References of "Pierquin, Geneviève"
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See detailDysmorphology Quiz
BULK, Saskia ULg; PIERQUIN, Geneviève ULg

Conference (2016, February 04)

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See detailA family with a split hand malformation
PIERQUIN, Geneviève ULg

Conference (2016, February 04)

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See detailMicrodélétions et duplications 22q11.22 distales
PIERQUIN, Geneviève ULg; CABERG, Jean-Hubert ULg; BULK, Saskia ULg

Poster (2016, February 03)

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See detailCorrigendum: The ciliopathy-associated CPLANE proteins direct basal body recruitment of intraflagellar transport machinery.
Toriyama, Michinori; Lee, Chanjae; Taylor, S. Paige et al

in Nature Genetics (2016), 48(8), 970

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See detailThe ciliopathy-associated CPLANE proteins direct basal body recruitment of intraflagellar transport machinery.
Toriyama, Michinori; Lee, Chanjae; Taylor, S. Paige et al

in Nature Genetics (2016), 48(6), 648-56

Cilia use microtubule-based intraflagellar transport (IFT) to organize intercellular signaling. Ciliopathies are a spectrum of human diseases resulting from defects in cilia structure or function. The ... [more ▼]

Cilia use microtubule-based intraflagellar transport (IFT) to organize intercellular signaling. Ciliopathies are a spectrum of human diseases resulting from defects in cilia structure or function. The mechanisms regulating the assembly of ciliary multiprotein complexes and the transport of these complexes to the base of cilia remain largely unknown. Combining proteomics, in vivo imaging and genetic analysis of proteins linked to planar cell polarity (Inturned, Fuzzy and Wdpcp), we identified and characterized a new genetic module, which we term CPLANE (ciliogenesis and planar polarity effector), and an extensive associated protein network. CPLANE proteins physically and functionally interact with the poorly understood ciliopathy-associated protein Jbts17 at basal bodies, where they act to recruit a specific subset of IFT-A proteins. In the absence of CPLANE, defective IFT-A particles enter the axoneme and IFT-B trafficking is severely perturbed. Accordingly, mutation of CPLANE genes elicits specific ciliopathy phenotypes in mouse models and is associated with ciliopathies in human patients. [less ▲]

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See detailAutosomal recessive variations of TBX6, from congenital scoliosis to spondylocostal dysostosis.
Lefebvre, M.; Duffourd, Y.; Jouan, T. et al

in Clinical Genetics (2016)

Proximal 16p11.2 microdeletions are recurrent microdeletions with an overall prevalence of 0.03%. In patients with segmentation defects of the vertebra (SDV), a burden of this microdeletion was observed ... [more ▼]

Proximal 16p11.2 microdeletions are recurrent microdeletions with an overall prevalence of 0.03%. In patients with segmentation defects of the vertebra (SDV), a burden of this microdeletion was observed with TBX6 as a candidate gene for SDV. In a published cohort of patients with congenital scoliosis (CS), TBX6 haploinsufficiency was compound heterozygous with a common haplotype. Besides, a single three-generation family with spondylocostal dysostosis (SCD) was reported with a heterozygous stop-loss of TBX6. These observations questioned both on the inheritance mode and on the variable expressivity associated with TBX6 associated SDV. Based on a national recruitment of 56 patients with SDV, we describe 4 patients with variable SDV ranging from CS to SCD associated with biallelic variations of TBX6. Two patients with CS were carrying a proximal 16p11.2 microdeletion associated with the previously reported haplotype. One patient with extensive SDV was carrying a proximal 16p11.2 microdeletion associated with a TBX6 rare missense change. One patient with a clinical diagnosis of SCD was compound heterozygous for two TBX6 rare missense changes. The three rare variants were affecting the chromatin-binding domain. Our data illustrate the variable expressivity of recessive TBX6 ranging from CS to SCD. [less ▲]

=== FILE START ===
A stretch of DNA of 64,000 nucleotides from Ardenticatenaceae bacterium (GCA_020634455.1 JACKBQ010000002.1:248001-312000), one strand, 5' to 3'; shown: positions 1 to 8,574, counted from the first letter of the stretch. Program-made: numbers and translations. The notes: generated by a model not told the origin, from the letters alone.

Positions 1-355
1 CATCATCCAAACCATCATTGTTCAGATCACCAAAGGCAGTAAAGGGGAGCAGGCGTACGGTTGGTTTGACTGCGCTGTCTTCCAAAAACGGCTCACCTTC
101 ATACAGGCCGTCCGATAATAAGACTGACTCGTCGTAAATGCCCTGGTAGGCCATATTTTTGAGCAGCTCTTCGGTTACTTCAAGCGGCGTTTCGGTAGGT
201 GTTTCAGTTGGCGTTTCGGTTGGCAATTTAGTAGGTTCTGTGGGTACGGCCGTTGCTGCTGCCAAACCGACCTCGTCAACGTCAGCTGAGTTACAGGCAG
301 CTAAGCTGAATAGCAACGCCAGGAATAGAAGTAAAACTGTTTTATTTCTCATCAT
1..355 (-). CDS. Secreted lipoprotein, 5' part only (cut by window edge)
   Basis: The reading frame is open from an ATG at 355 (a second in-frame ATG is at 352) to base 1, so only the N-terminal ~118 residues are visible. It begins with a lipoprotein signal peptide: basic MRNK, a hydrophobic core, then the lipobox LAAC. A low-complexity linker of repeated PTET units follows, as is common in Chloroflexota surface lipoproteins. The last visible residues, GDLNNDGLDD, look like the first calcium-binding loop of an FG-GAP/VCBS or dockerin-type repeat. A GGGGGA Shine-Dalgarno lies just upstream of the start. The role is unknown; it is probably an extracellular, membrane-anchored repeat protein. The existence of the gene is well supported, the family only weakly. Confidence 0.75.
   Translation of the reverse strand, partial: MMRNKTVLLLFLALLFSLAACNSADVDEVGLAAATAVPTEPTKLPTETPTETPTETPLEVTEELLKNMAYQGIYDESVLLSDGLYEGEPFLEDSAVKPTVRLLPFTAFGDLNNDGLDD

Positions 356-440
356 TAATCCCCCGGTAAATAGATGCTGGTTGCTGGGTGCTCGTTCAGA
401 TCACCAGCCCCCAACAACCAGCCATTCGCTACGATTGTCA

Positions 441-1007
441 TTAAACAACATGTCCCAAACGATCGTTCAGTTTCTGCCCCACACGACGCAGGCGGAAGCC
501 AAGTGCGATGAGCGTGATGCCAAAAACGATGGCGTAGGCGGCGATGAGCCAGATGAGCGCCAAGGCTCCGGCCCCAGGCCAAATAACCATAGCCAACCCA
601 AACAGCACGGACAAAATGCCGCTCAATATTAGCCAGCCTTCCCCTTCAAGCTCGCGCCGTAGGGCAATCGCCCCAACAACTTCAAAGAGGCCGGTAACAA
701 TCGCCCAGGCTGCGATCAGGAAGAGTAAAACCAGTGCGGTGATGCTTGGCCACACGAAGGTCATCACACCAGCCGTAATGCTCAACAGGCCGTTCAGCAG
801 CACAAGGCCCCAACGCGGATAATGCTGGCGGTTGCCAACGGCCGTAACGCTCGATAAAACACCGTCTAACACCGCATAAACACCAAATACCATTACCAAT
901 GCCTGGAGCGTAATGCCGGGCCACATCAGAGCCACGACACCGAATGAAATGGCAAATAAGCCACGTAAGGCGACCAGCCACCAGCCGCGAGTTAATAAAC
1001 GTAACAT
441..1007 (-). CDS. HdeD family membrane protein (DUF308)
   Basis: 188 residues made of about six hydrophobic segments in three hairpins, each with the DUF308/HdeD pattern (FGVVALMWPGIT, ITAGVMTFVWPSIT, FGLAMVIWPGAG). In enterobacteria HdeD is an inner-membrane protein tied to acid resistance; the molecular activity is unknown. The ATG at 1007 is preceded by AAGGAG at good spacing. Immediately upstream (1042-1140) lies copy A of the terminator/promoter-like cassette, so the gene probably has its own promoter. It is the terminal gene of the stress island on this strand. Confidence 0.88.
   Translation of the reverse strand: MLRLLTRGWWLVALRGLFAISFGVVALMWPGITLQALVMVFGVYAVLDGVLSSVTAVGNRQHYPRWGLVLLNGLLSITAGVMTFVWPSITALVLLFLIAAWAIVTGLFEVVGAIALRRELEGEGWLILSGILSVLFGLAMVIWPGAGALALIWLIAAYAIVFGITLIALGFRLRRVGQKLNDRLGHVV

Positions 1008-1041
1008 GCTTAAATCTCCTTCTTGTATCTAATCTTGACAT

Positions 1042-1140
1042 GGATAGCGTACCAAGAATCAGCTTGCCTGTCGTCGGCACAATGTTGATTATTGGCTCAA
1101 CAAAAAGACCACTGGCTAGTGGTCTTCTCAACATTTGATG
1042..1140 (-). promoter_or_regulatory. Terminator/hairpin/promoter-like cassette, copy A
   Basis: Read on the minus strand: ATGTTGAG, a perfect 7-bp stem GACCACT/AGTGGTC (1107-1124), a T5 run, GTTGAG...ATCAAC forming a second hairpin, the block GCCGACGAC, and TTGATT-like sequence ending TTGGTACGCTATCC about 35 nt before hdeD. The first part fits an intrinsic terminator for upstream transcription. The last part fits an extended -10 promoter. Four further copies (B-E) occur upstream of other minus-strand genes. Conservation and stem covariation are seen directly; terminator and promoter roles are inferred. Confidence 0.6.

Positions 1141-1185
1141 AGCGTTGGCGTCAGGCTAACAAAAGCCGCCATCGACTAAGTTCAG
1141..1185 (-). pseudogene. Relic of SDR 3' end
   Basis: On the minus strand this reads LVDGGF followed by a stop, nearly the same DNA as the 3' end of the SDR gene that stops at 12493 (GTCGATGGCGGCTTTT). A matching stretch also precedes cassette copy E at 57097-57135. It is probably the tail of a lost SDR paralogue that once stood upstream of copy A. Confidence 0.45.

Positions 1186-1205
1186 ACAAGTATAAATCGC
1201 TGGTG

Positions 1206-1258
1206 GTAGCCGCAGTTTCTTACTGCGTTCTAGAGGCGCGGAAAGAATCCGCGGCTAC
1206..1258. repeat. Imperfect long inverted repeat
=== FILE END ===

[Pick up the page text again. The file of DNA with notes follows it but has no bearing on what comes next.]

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See detailHemiplegic Migraine Presenting with Prolonged Somnolence: A Case Report.
Saleh, Christian; PIERQUIN, Geneviève ULg; Beyenburg, Stefan

in Case Reports in Neurology (2016), 8(3), 204-210

Hemiplegic migraine is a rare and complex disease, characterized by migraine with a reversible motor aura. Hemiplegic migraine can be easily misdiagnosed at its first presentation with an atypical severe ... [more ▼]

Hemiplegic migraine is a rare and complex disease, characterized by migraine with a reversible motor aura. Hemiplegic migraine can be easily misdiagnosed at its first presentation with an atypical severe form of migraine, a stroke, multiple sclerosis, metabolic disorders, conversion disorder or an epilepsy. We present the case of a young 24-year-old male patient, who since the age of 4 years had been having multiple episodes of migraine associated with hemiparesis, paraesthesia, prolonged somnolence, aphasia and confusion. We review the literature and discuss important diagnostic findings in hemiplegic migraine to help establishing a prompt diagnosis. [less ▲]

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See detailTreacher Collins syndrome: a clinical and molecular study based on a large series of patients.
Vincent, Marie; Genevieve, David; Ostertag, Agnes et al